Despite the general prosperity of this country, a cursory survey of any American town or city will reveal that many Americans live in housing which is "substandard." Frequently one sees unpainted houses characterized by broken windows and inadequate sanitary facilities. In urban areas, the ever present tenement is often filled with too many people and not enough toilets; stairs are dangerous and refuse lies uncollected in the halls. Rooms without windows are common, while those blessed with windows frequently receive little light--the only view is another window of another building. Disease and discomfort are everywhere.These conditions, however, are neither new nor unnoticed.Throughout American history, individuals as well as various levels of government have attempted to remedy, or at least alleviate, the housing problem. This study will explore one such effort--the federally-financed, locally-administered public housing program created by the Housing Act of 1937. Consequently, throughout this study, the term "public housing," describing any period after 1937,refers only to the product of this Act, unless otherwise indicated. This study does not concern federally-funded housing programs such as Federal Housing Authority mortgage guarantees, rehabilitation of existing dwellings, and self-help programs.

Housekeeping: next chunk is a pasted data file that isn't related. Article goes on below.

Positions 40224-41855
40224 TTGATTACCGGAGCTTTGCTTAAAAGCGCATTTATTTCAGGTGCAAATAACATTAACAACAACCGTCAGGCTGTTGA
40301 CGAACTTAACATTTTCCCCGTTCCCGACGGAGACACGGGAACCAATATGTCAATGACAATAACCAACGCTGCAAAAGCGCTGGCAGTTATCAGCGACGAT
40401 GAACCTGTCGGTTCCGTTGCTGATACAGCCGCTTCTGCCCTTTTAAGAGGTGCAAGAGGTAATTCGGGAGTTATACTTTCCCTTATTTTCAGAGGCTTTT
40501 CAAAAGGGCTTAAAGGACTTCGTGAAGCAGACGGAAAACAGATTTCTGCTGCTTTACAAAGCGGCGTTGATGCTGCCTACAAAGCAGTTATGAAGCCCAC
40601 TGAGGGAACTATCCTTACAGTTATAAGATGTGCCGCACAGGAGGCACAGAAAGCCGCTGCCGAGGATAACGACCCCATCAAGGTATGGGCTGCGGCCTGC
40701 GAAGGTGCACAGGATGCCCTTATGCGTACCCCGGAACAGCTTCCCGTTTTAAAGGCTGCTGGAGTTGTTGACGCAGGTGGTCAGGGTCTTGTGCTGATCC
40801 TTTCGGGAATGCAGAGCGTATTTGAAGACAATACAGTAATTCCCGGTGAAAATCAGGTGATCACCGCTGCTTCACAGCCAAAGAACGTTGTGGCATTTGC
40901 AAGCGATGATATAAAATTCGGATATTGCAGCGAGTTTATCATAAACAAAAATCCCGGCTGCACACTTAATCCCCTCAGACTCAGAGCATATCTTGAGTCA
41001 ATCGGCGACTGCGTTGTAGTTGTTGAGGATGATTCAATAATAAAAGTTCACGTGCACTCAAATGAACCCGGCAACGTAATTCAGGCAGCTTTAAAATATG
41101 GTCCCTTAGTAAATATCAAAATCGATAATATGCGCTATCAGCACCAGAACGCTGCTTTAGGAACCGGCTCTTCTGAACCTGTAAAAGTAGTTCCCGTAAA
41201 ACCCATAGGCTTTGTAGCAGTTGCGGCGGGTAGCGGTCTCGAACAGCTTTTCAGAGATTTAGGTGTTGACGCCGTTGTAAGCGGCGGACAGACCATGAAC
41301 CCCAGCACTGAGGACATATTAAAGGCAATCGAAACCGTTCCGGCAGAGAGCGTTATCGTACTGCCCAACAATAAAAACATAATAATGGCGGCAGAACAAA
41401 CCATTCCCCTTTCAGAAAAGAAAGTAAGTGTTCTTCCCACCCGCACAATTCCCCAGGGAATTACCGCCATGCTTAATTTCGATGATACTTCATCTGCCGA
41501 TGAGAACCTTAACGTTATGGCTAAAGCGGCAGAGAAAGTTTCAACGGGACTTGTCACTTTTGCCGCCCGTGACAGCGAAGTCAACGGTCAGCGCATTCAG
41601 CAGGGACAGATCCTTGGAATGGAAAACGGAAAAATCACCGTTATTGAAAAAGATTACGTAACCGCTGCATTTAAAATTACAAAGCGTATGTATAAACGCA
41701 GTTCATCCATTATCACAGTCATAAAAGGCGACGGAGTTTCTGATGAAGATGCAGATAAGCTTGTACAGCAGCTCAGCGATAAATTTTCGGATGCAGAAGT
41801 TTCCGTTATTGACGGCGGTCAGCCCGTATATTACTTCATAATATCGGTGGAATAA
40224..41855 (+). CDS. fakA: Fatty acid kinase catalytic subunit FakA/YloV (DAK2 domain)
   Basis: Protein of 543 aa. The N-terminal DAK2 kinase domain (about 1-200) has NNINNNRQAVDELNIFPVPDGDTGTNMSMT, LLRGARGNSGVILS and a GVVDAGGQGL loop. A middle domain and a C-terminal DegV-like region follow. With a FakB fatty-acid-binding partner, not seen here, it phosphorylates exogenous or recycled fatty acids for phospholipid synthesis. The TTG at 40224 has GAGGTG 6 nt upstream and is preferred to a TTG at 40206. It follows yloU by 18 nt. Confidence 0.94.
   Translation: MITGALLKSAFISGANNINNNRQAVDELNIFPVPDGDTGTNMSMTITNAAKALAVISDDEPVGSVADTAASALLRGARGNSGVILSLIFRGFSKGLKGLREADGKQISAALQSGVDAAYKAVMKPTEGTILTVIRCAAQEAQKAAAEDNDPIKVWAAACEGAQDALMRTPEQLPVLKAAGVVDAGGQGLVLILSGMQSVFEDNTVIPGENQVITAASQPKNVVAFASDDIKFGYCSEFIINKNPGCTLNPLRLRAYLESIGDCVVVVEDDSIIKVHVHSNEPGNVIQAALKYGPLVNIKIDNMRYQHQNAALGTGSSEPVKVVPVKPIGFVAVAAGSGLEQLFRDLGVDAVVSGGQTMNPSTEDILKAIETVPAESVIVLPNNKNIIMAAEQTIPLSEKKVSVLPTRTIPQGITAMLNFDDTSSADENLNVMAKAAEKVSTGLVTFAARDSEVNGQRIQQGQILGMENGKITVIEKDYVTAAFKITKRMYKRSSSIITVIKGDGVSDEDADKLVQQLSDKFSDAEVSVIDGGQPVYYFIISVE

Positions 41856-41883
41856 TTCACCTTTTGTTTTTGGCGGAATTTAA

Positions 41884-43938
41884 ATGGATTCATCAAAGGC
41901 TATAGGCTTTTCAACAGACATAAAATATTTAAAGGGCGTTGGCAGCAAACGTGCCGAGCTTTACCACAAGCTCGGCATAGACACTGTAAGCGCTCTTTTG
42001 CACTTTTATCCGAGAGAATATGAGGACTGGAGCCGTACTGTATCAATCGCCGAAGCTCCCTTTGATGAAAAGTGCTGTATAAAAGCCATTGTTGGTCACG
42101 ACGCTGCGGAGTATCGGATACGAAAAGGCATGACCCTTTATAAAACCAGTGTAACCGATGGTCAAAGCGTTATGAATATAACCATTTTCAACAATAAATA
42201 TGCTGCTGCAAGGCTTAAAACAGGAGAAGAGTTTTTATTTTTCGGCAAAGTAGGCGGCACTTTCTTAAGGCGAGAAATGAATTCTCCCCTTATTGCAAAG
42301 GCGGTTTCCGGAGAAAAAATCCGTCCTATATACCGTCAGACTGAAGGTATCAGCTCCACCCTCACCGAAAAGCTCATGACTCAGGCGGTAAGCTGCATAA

Neil Cohen; John K. Johnson, Jr.; Gary D. Lander; Finley L. Taylor; and John G. Webb, III,
Special Project: Public Housing,
22 Vanderbilt Law Review
Available at: https://scholarship.law.vanderbilt.edu/vlr/vol22/iss4/5